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Laramie Democrat pitches bill to end child marriage in Wyoming
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Laramie Democrat pitches bill to end child marriage in Wyoming

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Wyoming Rep. Charles Pelkey sits at his desk during the 2018 legislative session in Cheyenne. The Laramie Democrat is backing a bill that would restrict child marriage in Wyoming.

A Laramie Democrat will be making a second attempt to end child marriage in Wyoming after state lawmakers voted against a similar proposal last year.

Sponsored by Rep. Charles Pelkey, D-Laramie, House Bill 67 seeks to raise the legal marriage age in Wyoming from 16 to 18, the first change to the law since 1977.

The bill closely resembles a similar piece of legislation proposed by Pelkey last year with one key exception: an exemption for emancipated minors, who can legally apply at the age of 17.

Texas and Arizona have similar exceptions in their marriage statutes.

Laramie lawmaker introduces bill to ban child marriage

Last year’s bill would have made Wyoming just the third state to explicitly outlaw marriage for anyone under the age of 18. This tweak, however, could help the appeal of the bill among Republican lawmakers who felt the 2019 bill would have put an undue restriction on people’s individual freedoms, Pelkey said, as well as those who felt it could conflict with religious customs — an issue that proved challenging for New Jersey in achieving child marriage reform.

Even from a proponent’s standpoint, the hard limit on marriage could have hurt women for whom marriage is the only escape from sexual assault or domestic violence in their family homes, said Tara Muir, public policy director of the Wyoming Coalition Against Domestic Violence and Sexual Assault.

“One of the biggest things for us to help people is to make sure they have economic freedom,” said Muir, who supports Pelkey’s new bill. “When the research shows that women who marry that young don’t have that, and the people they’re marrying don’t help them get that independence, that makes us pause. Women in particular, but all victims need that economic freedom to be able to get out of whatever situation they’re in.”

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The need for reform might be more pressing in 2020 than it was in 2019. After six years of decline from a high of 35 child marriages in 2013, this year saw a sharp increase in child marriages in Wyoming, rising from just eight last year to 21 marriages in 2019, according to preliminary figures provided to the Star-Tribune.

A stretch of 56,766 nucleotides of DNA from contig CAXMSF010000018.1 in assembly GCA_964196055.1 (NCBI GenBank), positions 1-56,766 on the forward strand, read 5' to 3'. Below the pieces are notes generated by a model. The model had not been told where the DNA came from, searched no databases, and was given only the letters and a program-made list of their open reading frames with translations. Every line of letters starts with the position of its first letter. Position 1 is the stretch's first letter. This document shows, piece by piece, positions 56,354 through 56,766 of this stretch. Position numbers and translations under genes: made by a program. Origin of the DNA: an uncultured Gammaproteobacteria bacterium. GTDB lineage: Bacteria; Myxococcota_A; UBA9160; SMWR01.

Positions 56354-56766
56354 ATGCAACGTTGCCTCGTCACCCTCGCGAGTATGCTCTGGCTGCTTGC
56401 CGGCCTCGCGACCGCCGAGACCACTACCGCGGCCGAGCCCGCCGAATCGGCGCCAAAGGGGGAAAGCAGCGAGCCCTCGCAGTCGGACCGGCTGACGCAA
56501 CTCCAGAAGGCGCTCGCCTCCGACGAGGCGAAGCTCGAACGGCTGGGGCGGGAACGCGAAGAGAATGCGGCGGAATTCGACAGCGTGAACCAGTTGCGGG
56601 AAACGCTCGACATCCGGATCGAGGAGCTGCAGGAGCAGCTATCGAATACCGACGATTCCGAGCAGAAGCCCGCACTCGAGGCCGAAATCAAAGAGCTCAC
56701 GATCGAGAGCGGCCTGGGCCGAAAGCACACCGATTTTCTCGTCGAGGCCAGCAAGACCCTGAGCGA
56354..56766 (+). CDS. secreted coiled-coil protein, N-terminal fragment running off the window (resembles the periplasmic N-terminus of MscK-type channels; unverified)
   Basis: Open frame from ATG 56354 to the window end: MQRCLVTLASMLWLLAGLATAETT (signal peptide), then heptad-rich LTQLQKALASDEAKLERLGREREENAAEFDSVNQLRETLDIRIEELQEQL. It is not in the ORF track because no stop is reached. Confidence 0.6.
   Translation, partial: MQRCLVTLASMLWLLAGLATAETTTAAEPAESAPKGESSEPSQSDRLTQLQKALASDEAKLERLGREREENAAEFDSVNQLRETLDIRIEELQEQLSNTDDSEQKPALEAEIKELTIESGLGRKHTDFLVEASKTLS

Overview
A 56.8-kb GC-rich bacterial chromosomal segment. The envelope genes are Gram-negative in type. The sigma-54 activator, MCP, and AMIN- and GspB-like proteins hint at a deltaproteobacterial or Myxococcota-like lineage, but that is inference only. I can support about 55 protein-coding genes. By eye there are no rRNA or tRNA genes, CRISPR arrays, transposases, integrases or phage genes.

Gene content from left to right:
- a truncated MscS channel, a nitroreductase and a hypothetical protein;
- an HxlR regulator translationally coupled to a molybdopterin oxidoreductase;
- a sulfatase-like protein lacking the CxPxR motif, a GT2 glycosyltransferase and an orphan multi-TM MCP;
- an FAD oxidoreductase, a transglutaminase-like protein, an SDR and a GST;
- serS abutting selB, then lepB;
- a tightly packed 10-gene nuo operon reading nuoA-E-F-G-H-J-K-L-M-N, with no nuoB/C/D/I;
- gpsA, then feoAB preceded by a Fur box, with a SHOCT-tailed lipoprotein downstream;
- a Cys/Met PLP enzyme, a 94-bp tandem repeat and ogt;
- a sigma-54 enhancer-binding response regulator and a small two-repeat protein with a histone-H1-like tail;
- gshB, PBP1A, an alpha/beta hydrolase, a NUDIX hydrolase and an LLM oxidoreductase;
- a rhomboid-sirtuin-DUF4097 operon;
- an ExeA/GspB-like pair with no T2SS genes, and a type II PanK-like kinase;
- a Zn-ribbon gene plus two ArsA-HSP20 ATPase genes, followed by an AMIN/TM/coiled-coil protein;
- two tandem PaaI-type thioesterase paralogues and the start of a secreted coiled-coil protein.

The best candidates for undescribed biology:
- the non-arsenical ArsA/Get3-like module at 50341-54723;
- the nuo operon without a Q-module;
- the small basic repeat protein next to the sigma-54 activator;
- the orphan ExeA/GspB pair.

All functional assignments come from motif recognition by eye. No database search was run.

Muir said some have been concerned a recent change in Utah’s marriage statutes — which made it illegal for a 16- or 17-year-old to marry someone more than seven years older than them — could have led to a bleeding over of child marriages into Wyoming. However, there is no publicly available data to back that up.

Failing on its final vote in the House of Representatives last year by a five-vote margin, this year’s iteration of the bill will likely face a steep hurdle heading into this year’s budget session, where a two-thirds vote threshold often stops most social issue legislation in their tracks. However, the bill has gained the notice of national organizations like Zonta International and Unchained At Last, both of whom sent representatives to Cheyenne to lobby in favor of the bill.

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For those it would affect, most mainstream research shows that underage marriage typically leads to poorer life outcomes for the younger person in the relationship, who is disproportionately female and often pressured into marriage by a manipulative partner or religious or social customs.

According to a long-term study by the Bureau of Labor Statistics in 2013, young marriages often result in higher rates of divorce and higher rates of poverty for the younger individual entering the marriage. Often starting families earlier, those populations tend to achieve lower rates of education as well.

Whether those arguments are enough to achieve the two-thirds vote for introduction this year, however, remains to be seen, even with Senate Judiciary Committee co-Chairwoman Tara Nethercott, R-Cheyenne, signed on as a sponsor.

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Pelkey, however, feels the bill deserves a fair hearing.

“This is a budget session, so I’m not too confident, but I want to keep the conversation going,” Pelkey said Thursday.

“I hope it advances — at least through introduction,” he added. “But I would love to see the law passed.”

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Politics Reporter

Nick Reynolds covers state politics and policy. A native of Central New York, he has spent his career covering governments big and small, and several Congressional campaigns. He graduated from the State University of New York at Brockport in 2015.

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